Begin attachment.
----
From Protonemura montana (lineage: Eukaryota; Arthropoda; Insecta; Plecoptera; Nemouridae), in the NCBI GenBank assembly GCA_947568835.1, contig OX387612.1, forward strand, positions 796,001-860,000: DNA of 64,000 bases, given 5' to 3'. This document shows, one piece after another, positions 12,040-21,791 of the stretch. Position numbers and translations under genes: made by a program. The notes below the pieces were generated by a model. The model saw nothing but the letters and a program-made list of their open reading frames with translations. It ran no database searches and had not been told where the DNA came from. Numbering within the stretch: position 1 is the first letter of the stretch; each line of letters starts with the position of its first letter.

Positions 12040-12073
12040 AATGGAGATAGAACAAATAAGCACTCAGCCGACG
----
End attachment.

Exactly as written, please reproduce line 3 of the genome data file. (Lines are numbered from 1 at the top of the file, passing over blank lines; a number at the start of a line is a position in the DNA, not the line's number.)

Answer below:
12040 AATGGAGATAGAACAAATAAGCACTCAGCCGACG